What's changed in India

What's changed in India
Demonstrators holding a candlelight vigil last Friday after four men were sentenced to death in New Delhi for raping and murdering a 23-year-old student in December.

INDIA - "Are you being harassed? Don't bear it silently. Call the Delhi police", say signs posted outside a posh shopping mall in Saket in south Delhi.

The mall is the same one where a 23-year-old physiotherapy student watched a movie with a friend on Dec 16 before boarding a bus where six men raped her brutally. Two weeks later, she died from massive internal injuries at Mount Elizabeth Hospital in Singapore.

On Friday, a Delhi court sentenced Mukesh Singh, 26, Pawan Gupta, 19, Vinay Sharma, 20 and Akshay Thakur, 28, to death for subjecting the victim to "inhuman acts of torture". A fifth suspect, Ram Singh, hanged himself in his prison cell in March, and a juvenile is serving a three-year sentence in a reform home for his part in the horrific incident.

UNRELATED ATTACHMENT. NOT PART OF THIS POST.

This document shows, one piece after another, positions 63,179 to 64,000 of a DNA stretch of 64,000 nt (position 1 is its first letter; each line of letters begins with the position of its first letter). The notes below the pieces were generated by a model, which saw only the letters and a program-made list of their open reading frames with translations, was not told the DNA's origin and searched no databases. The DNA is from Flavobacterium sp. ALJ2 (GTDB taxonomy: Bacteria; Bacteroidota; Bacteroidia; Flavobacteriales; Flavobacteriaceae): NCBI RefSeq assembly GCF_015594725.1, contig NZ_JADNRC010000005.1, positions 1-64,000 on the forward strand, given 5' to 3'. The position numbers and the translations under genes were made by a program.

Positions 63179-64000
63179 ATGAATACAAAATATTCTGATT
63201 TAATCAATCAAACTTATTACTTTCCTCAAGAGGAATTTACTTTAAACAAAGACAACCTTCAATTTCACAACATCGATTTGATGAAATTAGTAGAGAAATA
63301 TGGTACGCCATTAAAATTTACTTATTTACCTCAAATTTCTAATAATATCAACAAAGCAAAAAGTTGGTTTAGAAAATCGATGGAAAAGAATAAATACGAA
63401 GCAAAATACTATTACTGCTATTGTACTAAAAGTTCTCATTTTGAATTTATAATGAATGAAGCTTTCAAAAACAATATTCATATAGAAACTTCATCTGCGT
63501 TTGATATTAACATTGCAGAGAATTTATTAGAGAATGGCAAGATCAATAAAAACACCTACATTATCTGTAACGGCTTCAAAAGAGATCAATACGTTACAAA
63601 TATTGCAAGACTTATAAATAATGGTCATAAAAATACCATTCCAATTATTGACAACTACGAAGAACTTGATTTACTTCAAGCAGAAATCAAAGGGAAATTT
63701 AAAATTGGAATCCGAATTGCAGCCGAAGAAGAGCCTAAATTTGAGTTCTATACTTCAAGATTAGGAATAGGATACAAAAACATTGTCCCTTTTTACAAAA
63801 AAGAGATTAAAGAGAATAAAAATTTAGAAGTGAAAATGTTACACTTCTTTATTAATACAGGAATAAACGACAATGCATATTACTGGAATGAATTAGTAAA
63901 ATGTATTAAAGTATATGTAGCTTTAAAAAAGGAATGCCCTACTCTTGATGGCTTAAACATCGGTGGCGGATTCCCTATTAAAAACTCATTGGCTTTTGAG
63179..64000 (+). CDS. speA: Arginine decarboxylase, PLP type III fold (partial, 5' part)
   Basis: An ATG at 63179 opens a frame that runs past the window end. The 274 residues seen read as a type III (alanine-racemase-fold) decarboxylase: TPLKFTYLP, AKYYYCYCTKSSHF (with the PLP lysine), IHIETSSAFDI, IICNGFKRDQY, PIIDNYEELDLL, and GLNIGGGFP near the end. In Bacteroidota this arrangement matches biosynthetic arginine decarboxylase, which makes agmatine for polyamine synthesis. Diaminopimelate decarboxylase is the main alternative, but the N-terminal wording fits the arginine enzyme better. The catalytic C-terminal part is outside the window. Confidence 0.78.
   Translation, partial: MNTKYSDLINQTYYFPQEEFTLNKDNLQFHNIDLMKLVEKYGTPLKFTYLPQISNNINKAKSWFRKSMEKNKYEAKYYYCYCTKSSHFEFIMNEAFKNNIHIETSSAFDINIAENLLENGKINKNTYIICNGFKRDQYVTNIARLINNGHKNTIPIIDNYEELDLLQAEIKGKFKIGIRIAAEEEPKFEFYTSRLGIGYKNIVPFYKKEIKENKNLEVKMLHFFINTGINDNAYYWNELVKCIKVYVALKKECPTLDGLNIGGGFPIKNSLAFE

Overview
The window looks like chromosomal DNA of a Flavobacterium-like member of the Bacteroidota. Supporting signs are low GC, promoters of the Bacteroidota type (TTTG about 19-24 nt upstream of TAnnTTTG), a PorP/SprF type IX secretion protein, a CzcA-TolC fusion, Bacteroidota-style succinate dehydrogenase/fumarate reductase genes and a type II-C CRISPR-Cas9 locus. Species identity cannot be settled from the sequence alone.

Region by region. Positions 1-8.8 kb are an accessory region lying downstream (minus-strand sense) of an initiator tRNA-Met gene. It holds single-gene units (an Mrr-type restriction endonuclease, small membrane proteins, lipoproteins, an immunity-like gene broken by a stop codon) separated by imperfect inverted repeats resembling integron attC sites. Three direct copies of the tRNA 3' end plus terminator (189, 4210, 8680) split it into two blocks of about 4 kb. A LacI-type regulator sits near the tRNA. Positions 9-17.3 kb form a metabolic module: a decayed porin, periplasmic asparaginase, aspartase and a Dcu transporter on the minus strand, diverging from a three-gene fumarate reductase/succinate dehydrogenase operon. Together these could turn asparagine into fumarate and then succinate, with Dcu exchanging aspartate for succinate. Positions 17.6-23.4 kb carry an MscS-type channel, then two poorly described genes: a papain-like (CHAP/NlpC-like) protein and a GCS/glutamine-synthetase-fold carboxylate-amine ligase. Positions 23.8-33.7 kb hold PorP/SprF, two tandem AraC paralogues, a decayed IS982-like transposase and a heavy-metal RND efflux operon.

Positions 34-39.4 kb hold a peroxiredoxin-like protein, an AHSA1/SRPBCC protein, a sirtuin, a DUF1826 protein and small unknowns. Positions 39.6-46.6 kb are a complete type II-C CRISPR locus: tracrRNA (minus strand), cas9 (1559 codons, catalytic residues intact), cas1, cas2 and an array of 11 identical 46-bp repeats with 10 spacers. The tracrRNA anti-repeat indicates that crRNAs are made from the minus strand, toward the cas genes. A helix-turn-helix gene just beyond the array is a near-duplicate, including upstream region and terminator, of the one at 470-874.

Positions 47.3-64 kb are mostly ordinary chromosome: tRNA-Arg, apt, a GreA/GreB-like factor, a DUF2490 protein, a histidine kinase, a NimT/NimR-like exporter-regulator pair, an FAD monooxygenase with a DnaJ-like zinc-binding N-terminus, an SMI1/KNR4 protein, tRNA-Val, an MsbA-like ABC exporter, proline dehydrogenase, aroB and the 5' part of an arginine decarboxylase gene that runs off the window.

The Saket mall posters were not put up until after the brutal crime. While it is doubtful they would have prevented the horrific crime even if they had been there earlier, they are a dramatic sign of the times: the nation has finally acknowledged the dangers faced by women in India.

"After Dec 16, for the first time in history of independent India, the entire country and Parliament debated the safety of women," says Ms Annie Raja, a social activist with the National Federation of Indian Women. She noted that "more women are coming out and saying this has happened to me and 'I want justice'."

Indeed, the crime ignited such rage that some people handed out sweets in the streets to celebrate the death sentence and the English-language Hindustan Times headline screamed "Showed no mercy, got no mercy".

Indian rights groups and others, however, voiced dismay yesterday, saying death sentences were unlikely to reverse the country's "rape crisis".

Ms Kavita Krishnan of the All India Progressive Women's Association said the death penalty was hardly going to serve as a deterrent and was taking focus away from on crucial issues like better policing, setting up rape crisis centres and fighting a culture where the blame falls on the rape victim.

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